Nicene and Post-Nicene Fathers: Series II/Volume XI/John Cassian/Conferences of John Cassian, Part II/Conference XIII/Chapter 11
Whether the grace of God precedes or follows our good will.
And so these are somehow mixed up and indiscriminately confused, so that among many persons, which depends on the other is involved in great questionings, i.e., does God have compassion upon us because we have shown the beginning of a good will, or does the beginning of a good will follow because God has had compassion upon us? For many believing each of these and asserting them more widely than is right are entangled in all kinds of opposite errors. For if we say that the beginning of free will is in our own power, what
about Paul the persecutor, what about Matthew the publican, of whom the one was drawn to salvation while eager for bloodshed and the punishment of the innocent, the other for violence and rapine? But if we say that the beginning of our free will is always due to the inspiration of the grace of God, what about the faith of Zaccheus, or what are we to say of the goodness of the thief on the cross, who by their own desires brought violence to bear on the kingdom of heaven and so prevented the special leadings of their vocation? But if we attribute the performance of virtuous acts, and the execution of God’s commands to our own will, how do we pray: “Strengthen, O God, what Thou hast wrought in us;” and “The work of our hands stablish Thou upon us?” We know that Balaam was brought to curse Israel, but we see that when he wished to curse he was not permitted to. Abimelech is preserved from touching Rebecca and so sinning against God. Joseph is sold by the envy of his brethren, in order to bring about the descent of the children of Israel into Egypt, and that while they were contemplating the death of their brother provision might be made for them against the famine to come: as Joseph shows when he makes himself known to his brethren and says: “Fear not, neither let it be grievous unto you that ye sold me into these parts: for for your salvation God sent me before you;” and below: “For God sent me before that ye might be preserved upon the earth and might have food whereby to live. Not by your design was I sent but by the will of God, who has made me a father to Pharaoh and lord of all his house, and chief over all the land of Egypt.” And when his brethren were alarmed after the death of his father, he removed their suspicions and terror by saying: “Fear not: Can ye resist the will of God? You imagined evil against me but God turned it into good, that He might exalt me, as ye see at the present time, that He might save much people.” And that this was brought about providentially the blessed David likewise declared saying in the hundred and fourth Psalm: “And He called for a dearth upon the land: and brake all the staff of bread. He sent a man before them: Joseph was sold for a slave.” These two then; viz., the grace of God and free will seem opposed to each other, but really are in harmony, and we gather from the system of goodness that we ought to have both alike, lest if we withdraw one of them from man, we may seem to have broken the rule of the Church’s faith: for when God sees us inclined to will what is good, He meets, guides, and strengthens us: for “At the voice of thy cry, as soon as He shall hear, He will answer thee;” and: “Call upon Me,” He says, “in the day of tribulation and I will deliver thee, and thou shalt glorify Me.” And again, if He finds that we are unwilling or have grown cold, He stirs our hearts with salutary exhortations, by which a good will is either renewed or formed in us.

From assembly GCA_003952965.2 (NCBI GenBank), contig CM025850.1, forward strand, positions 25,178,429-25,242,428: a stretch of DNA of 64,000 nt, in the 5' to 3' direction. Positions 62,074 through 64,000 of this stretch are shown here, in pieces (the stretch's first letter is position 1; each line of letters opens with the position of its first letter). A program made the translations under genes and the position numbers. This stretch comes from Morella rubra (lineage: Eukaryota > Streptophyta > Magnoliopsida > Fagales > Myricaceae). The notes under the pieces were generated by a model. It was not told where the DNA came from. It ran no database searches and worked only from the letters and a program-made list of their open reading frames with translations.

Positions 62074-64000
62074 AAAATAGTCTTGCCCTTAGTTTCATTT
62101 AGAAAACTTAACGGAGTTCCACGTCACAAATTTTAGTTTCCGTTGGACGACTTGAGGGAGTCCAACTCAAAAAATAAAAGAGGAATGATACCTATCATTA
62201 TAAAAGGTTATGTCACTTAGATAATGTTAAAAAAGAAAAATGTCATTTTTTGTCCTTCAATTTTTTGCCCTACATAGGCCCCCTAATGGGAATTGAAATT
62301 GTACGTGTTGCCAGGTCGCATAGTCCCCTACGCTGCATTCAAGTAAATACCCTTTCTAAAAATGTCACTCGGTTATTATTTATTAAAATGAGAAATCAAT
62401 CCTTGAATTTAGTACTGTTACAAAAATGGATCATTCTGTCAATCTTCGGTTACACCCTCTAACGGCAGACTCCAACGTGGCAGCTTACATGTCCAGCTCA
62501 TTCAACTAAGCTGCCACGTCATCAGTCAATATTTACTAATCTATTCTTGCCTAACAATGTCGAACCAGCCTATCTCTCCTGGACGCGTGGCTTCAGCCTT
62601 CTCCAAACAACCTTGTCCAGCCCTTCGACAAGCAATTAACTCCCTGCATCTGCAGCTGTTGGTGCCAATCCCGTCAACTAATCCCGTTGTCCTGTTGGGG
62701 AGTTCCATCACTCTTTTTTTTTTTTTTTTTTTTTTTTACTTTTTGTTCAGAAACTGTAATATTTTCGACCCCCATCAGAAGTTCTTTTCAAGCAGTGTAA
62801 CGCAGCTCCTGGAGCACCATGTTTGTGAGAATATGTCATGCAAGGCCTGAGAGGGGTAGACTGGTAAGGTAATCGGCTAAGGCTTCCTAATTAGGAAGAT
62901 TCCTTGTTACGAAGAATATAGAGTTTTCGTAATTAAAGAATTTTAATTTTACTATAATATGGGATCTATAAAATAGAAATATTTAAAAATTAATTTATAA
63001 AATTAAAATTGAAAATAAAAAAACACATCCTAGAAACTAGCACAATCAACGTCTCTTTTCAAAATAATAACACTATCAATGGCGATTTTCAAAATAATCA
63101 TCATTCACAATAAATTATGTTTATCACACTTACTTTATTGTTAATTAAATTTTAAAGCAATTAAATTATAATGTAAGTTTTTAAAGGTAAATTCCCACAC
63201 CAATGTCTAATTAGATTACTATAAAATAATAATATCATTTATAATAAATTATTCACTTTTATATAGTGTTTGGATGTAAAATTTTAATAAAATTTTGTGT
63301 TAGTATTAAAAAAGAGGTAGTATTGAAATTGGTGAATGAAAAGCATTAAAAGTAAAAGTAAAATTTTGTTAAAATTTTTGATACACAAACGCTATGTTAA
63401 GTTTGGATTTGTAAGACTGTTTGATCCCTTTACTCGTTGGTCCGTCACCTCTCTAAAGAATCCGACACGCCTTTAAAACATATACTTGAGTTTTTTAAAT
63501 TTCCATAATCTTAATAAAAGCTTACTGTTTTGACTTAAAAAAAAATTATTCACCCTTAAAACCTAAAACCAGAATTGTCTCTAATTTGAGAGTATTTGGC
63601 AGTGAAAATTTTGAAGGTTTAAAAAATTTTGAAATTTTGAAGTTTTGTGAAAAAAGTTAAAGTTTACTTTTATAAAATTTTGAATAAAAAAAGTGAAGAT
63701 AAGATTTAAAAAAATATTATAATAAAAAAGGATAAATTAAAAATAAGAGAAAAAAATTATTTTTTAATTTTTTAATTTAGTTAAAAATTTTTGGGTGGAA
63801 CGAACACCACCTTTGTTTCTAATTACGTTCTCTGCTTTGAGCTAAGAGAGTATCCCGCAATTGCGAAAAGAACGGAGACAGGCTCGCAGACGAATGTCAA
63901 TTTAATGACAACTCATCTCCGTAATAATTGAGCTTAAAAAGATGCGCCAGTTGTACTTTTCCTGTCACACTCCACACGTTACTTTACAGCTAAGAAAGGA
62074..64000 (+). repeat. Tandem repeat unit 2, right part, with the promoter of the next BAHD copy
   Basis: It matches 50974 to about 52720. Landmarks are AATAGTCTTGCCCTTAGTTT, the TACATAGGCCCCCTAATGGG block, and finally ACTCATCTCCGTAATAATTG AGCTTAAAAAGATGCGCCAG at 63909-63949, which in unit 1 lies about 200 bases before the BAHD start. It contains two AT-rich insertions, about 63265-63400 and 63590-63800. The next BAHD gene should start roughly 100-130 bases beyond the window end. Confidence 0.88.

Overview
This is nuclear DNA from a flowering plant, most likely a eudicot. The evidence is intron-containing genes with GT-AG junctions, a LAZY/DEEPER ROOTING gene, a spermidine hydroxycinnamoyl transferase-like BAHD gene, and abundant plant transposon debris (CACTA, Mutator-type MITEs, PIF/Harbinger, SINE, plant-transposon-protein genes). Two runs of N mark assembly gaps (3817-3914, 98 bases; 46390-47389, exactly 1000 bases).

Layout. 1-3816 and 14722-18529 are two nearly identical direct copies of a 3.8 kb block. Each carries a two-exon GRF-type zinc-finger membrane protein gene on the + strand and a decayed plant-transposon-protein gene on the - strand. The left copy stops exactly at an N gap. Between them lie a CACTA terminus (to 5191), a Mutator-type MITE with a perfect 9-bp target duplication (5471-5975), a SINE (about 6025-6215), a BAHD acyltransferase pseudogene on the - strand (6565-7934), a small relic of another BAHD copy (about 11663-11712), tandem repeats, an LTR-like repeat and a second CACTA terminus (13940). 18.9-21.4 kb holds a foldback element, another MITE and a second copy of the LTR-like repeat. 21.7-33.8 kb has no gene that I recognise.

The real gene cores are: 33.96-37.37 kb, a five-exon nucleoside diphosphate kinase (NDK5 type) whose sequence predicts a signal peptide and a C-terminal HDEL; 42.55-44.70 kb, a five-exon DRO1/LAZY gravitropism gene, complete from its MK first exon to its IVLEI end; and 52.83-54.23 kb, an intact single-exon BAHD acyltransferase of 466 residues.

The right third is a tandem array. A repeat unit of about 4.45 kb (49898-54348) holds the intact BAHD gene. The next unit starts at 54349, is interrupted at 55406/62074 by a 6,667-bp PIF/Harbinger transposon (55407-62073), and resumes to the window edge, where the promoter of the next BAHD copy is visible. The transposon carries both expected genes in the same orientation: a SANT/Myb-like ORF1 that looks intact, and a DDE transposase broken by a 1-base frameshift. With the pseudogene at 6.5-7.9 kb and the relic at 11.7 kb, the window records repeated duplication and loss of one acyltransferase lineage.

- Ps. lxvii. (lxviii.) 29; lxxxix. (xc.) 17.
- Gen. xlv. 5–8; l. 19, 20.
- Ps. civ. (cv.) 16, 17.
- Is. xxx. 19; Ps. xlix. (l.) 15.